Now if we stop the SSRI on the spot, our brain has no idea what to do. Suddenly the plug is out and it senses that enough neurotransmitter was made so it stops but it does not know how to stop and how to restart again with the rhythm it had before the SSRI was introduced, so it stops and goes random. This creates a brain environment that is on and off. It comes with zapping (too much activity) in one moment and then complete brain freeze (stops making) the next. This can go on for quite some time before the brain recovers. This is called dependence but in street parlance “flashback.”

When SSRIs and SNRIs came into fashion, this dependence was neither envisioned nor taught to medical students in school. Lucky to most doctors, they do not take SSRIs or SNRIs and so they have no idea what they put their patients through when they just tell the patient “oh just tough it out!”

This is not a question of being tough or be able to tough it out. The process damages the brain!

For heaven’s sake doctors! Wake up please and either stop prescribing drugs you are not familiar with or take them yourself first and then stop to see how it feels so you can relate! You are an embarrassment to the American medical institution for not knowing what you prescribe!! Stop please! You swore and oath of Do No Harm and you are harming every single person to whom you prescribe SSRI and SNRI without any reason!

Comments are welcome as always!

Angela

About Angela A Stanton, Ph.D.

Angela A Stanton, PhD, is a Neuroeconomist focusing on chronic pain, electrolyte homeostasis, and genetics. She lives in Southern California. Her current research is focused on migraine cause, prevention and treatment without the use of medicines. As a forever migraineur from childhood, her discovery was helped by experimenting on herself. She found the cause of migraine to be at the ionic level, associated with disruption of the electrolyte homeostasis, resulting from genetic variations of all voltage gated channels that modulate electrolytes and voltage in the brain, insulin and glucose transporters, and several other related variants, such as the MTHFR variants of the B vitamin methylation process and many others. Migraineurs are glucose sensitive and should avoid eating carbs as much as possible. As a result of the success of the first edition of her book and new research and findings after treating over 4000 migraineurs world wide, all ages and both genders, she is now finishing the 2nd edition. The 2nd edition is the “holy grail” of migraines, incorporating all there is to know and also hypotheses. It includes an academic research section with suggestions for further research. The book is full of citations to authenticate the statements she makes to be followed up by those interested and to spark further research interest. It is a "Complete Guide". Due out in the summer of 2017. Dr. Stanton received her BSc at UCLA in Mathematics, MBA at UCR, MS in Management Science and Engineering at Stanford University, PhD in NeuroEconomics at Claremont Graduate University, and fMRI certification at Harvard University Medical School at the Martinos Center for Neuroimaging for experimenting with neurotransmitters on human volunteers. For relaxation Dr. Stanton paints and photographs. Follow her on Twitter at: @MigraineBook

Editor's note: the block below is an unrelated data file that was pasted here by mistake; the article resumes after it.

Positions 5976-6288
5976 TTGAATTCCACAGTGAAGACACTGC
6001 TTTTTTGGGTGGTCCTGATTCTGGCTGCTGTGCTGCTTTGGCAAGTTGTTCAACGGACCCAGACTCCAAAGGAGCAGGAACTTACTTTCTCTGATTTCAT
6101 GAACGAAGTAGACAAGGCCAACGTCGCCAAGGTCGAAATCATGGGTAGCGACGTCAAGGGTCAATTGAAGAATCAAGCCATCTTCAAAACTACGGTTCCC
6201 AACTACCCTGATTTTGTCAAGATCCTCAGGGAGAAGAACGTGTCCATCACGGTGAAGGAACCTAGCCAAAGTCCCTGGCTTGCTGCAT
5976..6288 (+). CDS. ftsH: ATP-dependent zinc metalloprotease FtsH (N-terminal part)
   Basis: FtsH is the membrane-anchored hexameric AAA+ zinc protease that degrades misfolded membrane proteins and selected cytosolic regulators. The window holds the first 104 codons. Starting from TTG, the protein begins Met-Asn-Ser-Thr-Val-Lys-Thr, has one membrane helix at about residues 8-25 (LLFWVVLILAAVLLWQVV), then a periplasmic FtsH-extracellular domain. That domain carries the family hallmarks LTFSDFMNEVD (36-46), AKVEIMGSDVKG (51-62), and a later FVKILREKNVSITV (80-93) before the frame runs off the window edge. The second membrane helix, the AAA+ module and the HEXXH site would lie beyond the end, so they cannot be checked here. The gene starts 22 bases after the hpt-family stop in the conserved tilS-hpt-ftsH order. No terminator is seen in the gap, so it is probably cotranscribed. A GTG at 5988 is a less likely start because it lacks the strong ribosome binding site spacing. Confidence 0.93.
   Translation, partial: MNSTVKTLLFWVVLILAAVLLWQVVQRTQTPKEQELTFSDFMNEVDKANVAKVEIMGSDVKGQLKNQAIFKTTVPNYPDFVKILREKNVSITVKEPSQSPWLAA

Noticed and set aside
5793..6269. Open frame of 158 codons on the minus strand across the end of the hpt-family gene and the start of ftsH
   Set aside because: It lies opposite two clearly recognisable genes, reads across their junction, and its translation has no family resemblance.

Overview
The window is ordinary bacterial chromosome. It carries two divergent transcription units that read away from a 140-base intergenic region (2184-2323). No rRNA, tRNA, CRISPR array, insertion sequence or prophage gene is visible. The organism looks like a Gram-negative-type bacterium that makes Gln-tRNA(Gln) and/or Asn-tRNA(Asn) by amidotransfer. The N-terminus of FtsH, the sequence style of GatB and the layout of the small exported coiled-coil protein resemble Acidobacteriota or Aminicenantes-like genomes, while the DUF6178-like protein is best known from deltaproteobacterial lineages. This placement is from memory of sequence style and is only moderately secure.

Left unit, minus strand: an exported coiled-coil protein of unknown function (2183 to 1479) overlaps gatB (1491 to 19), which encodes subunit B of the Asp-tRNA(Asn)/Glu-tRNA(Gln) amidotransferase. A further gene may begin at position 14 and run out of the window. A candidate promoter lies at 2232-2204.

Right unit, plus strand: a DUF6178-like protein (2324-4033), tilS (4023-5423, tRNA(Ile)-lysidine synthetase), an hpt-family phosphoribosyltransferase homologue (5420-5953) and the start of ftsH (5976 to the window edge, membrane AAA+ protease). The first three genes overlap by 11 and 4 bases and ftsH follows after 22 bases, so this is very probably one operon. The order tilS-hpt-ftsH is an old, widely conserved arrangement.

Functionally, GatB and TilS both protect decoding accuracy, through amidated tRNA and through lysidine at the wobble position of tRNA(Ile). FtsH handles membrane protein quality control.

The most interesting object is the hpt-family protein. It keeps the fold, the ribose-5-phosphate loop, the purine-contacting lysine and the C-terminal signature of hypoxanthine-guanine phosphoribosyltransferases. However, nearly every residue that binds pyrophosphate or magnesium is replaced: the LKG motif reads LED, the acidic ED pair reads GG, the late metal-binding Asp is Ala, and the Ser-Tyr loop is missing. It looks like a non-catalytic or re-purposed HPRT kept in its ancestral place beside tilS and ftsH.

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2 Responses to Dependence, SSRIs, SNRIs, & Addiction

  1. Christina says:

    Well said! Doctors might think twice about giving these drugs out. They might be more compassionate if they actually know what patients have to go through to get off these drugs.

    Liked by 1 person